Park Slope Moms to Fight Hooters
I often use Hooters as a case study in my Human Resource Management class for its controversial practice of hiring strictly good looking waitresses. I, however, have never expected that there are people who would dislike Hooters so much that they want to fight Hooters for opening a business in their neighborhood.
Hooters’ concept relies on “natural female sex appeal.” The first Hooters restaurant was opened in Florida in 1983. By 1993, Hooters had become a popular national restaurant chain, with 100 locations and 200 million in revenue. Hooters restaurants refuse hiring male servers and expect that Hooters’ Girls “should project a positive attitude with a bubbling personality and the prettiest smile in the world.”
Between 1991 and 1994, EEOC (Equal Employment Opportunity Commission) launched an investigation into alleged discrimination because of Hooters’ hiring practices. In 1994, EEOC reached a conclusion that “no physical trait unique to women is required to service food and drink to customers in a restaurant.” Hooters’ defended its concept under “Bona Fide Occupational Qualification” and claimed that “Hooters Girls” are providing “foodservice” plus “entertainment.” In the end, EEOC dropped its demands and investigation.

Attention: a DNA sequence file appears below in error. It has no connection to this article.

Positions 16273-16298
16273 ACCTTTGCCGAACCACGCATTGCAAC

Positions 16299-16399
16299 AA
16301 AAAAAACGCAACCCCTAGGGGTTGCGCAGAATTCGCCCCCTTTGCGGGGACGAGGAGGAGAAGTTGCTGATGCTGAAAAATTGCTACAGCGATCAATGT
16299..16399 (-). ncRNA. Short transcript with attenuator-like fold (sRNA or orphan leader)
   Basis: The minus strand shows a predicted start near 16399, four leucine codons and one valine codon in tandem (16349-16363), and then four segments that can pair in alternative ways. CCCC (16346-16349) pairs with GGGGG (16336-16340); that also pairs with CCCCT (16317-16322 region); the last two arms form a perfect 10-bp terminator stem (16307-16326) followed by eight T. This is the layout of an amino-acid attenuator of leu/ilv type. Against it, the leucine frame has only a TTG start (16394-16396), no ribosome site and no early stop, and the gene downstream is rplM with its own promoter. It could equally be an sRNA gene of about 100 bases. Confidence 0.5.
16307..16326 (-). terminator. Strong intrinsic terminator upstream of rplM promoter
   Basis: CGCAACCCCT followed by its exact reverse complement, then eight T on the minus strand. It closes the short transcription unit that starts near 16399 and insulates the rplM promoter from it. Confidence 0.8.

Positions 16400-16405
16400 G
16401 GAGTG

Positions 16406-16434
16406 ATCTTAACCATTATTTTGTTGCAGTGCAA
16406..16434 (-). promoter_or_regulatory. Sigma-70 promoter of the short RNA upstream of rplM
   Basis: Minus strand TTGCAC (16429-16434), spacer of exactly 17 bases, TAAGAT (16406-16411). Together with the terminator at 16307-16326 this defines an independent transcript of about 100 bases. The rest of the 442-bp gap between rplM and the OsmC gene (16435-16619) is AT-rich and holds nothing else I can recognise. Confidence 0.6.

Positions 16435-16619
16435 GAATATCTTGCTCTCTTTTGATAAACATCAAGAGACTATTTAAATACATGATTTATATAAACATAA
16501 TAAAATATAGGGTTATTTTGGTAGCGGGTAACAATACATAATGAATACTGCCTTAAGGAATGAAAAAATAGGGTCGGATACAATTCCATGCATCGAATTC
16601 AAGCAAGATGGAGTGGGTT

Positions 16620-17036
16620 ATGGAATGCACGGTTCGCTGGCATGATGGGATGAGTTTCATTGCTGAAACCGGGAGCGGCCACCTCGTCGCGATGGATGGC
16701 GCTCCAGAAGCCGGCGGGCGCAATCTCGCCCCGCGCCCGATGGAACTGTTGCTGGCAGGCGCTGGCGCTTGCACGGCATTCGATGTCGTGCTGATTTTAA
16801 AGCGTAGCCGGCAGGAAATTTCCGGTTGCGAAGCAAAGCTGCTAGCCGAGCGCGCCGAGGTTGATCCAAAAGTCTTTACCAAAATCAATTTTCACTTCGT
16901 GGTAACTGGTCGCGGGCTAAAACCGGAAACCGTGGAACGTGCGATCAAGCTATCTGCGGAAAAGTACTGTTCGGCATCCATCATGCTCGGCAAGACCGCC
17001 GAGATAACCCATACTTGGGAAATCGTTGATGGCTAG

I ate in a Hooters restaurant before. It was just like any other sports bar except that I was served by some young and good looking waitresses. Interestingly, a group of Park Slope moms in Brooklyn are “ready to fight Hooters on all fronts from opening a restaurant in the area” (per this CNN news video), the same group of moms who wanted to ban ice cream trucks in April.
I can see how Hooters’ concept could be controversial. I am trying to understand here, the rationale of the claims --- ice cream is tempting for kids, so ice cream trucks should not be allowed in the neighborhood. Hooters’ concept is appealing to _______ (please help me fill in the blank), so it should be banned.
I wonder what will become the next item on the Park Slope moms’ ban list. Any predictions?
The picture was downloaded from Multivu.prnewswire.com.